Friday, 13 November 2015

Dreamland by Robert L. Anderson

Description from Goodreads

Odea Donahue has been able to travel through people’s dreams since she was six years old. Her mother taught her the three rules of walking: Never interfere. Never be seen. Never walk the same person’s dream more than once. Dea has never questioned her mother, not about the rules, not about the clocks or the mirrors, not about moving from place to place to be one step ahead of the unseen monsters that Dea’s mother is certain are right behind them.


Then a mysterious new boy, Connor, comes to town and Dea finally starts to feel normal. As Connor breaks down the walls that she’s had up for so long, he gets closer to learning her secret. For the first time she wonders if that’s so bad. But when Dea breaks the rules, the boundary between worlds begins to deteriorate. How can she know what’s real and what’s not?




Despite the rather unpromising start, Dreamland definitely surprised me as it took a turn to something very original and ended up being entertaining mystery/fantasy novel. The book was well-paced at all times, keeping the readers at their toes with both dream-travelling and romance, and I ended up reading the whole novel just in a day. I was kind of disappointed with the ending as it was left a bit open-ended - I was hoping it to have a more conclusive ending considering this is currently a stand-alone novel.

The beginning of the novel wasn't very strong, and already at 1% I was scribbling angry notes about animal cruelty being the first sign of psychopathy, but luckily my mind was changed pretty quickly. Even though the book started off with a cliché, an unpopular girl meeting a hot guy skinny dipping (who, of course, was new in town) and with some frankly really stupid and ignorant comments, I was glad to notice that element in the novel was short-lived. Just within the first 15% of the novel, my opinion had completely changed from exasperation to intrigue. Thank god. This book just had too much potential, and I would've hated it to continue with the "the right amount of fat for a mom" comments.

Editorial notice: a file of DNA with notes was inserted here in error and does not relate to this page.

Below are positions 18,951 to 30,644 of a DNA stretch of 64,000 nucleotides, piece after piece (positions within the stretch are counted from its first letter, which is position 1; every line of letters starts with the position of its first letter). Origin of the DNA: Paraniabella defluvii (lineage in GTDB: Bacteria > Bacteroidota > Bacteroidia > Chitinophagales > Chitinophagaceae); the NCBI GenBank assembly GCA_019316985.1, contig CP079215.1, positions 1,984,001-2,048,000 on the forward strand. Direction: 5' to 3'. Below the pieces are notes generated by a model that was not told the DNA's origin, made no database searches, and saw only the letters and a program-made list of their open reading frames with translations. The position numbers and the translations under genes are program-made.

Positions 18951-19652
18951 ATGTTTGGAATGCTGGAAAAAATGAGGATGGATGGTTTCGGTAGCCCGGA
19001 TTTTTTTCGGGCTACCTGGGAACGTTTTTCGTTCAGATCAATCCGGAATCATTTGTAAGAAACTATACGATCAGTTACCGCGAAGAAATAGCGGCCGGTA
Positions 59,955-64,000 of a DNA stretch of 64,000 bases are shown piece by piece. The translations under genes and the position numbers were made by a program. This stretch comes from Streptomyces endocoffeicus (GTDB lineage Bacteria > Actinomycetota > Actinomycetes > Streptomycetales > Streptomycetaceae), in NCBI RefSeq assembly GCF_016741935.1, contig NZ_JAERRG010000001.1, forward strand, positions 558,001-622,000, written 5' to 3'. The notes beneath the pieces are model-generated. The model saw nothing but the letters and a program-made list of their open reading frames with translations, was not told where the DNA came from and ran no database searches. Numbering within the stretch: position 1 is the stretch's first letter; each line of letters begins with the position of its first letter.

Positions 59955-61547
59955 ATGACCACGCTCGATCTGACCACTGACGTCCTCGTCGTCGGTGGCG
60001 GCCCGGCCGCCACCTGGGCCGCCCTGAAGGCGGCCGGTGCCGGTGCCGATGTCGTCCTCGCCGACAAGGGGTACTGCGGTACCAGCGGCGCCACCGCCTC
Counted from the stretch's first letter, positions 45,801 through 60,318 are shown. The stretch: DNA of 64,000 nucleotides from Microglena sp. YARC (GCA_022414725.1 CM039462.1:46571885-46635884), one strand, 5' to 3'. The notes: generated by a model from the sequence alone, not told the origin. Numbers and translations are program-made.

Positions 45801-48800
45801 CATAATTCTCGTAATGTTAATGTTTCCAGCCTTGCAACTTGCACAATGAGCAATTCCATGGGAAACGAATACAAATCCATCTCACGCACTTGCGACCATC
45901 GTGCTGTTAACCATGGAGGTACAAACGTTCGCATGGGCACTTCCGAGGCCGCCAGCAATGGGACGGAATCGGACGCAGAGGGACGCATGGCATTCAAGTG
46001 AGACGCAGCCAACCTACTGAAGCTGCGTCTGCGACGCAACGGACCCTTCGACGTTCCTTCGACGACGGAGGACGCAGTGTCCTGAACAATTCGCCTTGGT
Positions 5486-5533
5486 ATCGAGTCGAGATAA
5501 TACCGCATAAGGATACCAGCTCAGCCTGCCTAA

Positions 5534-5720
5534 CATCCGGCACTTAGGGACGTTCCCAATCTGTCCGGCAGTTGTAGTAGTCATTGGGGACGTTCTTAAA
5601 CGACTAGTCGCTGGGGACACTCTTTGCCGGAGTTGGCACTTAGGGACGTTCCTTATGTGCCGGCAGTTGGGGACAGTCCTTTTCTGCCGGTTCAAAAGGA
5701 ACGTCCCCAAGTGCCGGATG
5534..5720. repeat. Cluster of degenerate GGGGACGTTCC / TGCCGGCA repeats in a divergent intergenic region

But moving on to other points. Dea and Connor, for example. I really enjoyed the relationship between these two. Quite may readers can probably guess that there will be something more than just friendship forming between them, and I loved how the author had decided to handle the relationship. It was never hurried, and shared experiences and trusting bond gradually formed between them, just like in real life it would happen in an ideal situation. But when the more romantic, tingling scenes came.. Anderson nailed them and I was mentally squealing at how well done those scenes had been written. 

"Spooning was something hard and metallic. Spooning was organized, like a silverware drawer. This was warm and soft and fluid. This was a cup of milk before bedtime, sunshine pouring like liquid down a wall, soft model clay, imprinted with a finger." 

Swoooooooon.

The absolute favourite (and probably not very unpredictable) element of the novel was the dream-travelling as it unconsciously brought to my mind the Christopher Nolan film Inception. Even though the comparison might not be very fair as the film is absolutely incredible, but the current novel's author also had succeeded very well in creating a similar atmosphere while travelling in the dreams and how the dreams were constructed. Needless to say, the occasional cinematic quality of the book was the source of both the awe factor as well as the haunting mood. I particularly loved the dream-travelling scenes towards the end as the author had a lots of playground to work with - I was completely absorbed in the descriptions. Plus, sometimes the dreams were creepy as hell which is always a bonus!

However, I cannot really give more than 3.5 half starts to novel. I'm not sure if it was because I might not have paid enough attention at crucial moments or was is just the author being careless, but the plot definitely had some holes in it. Of course this made me immediately ask even more questions about the plot and the events, without really getting the answers I wanted. For instance (a minor spoiler ahead!!), Connor was accused of the murders of her mother and his 1-year-old brother when he himself was 7-years-old. Now, even though this is a very extreme situation, it's still not completely unbelievable. However, Connor was accused of bashing his mothers head in, and majority of people took this as the truth. I mean.. Does a seven year old really have all that strength to do it? Also, what's up with the dream-travelling 'rules'? And what was the logic behind Dea getting sick if she didn't visit the dreams? Even though the big reveal was supposed to explain these, I felt a bit unsatisfied with the answers. 

Dreamland was an entertaining read, and I can perfectly imagine people reading this novel on an autumn evening while it's raining cats and dogs outside. It's that kind of a novel. Even though the novel wasn't perfect, at least I was able to look past the flaws to some extent and just enjoy the creepy but fun ride Dreamland offered.



1 comment:

You can't see me, but I'm totally doing my happy dance as I read your comment!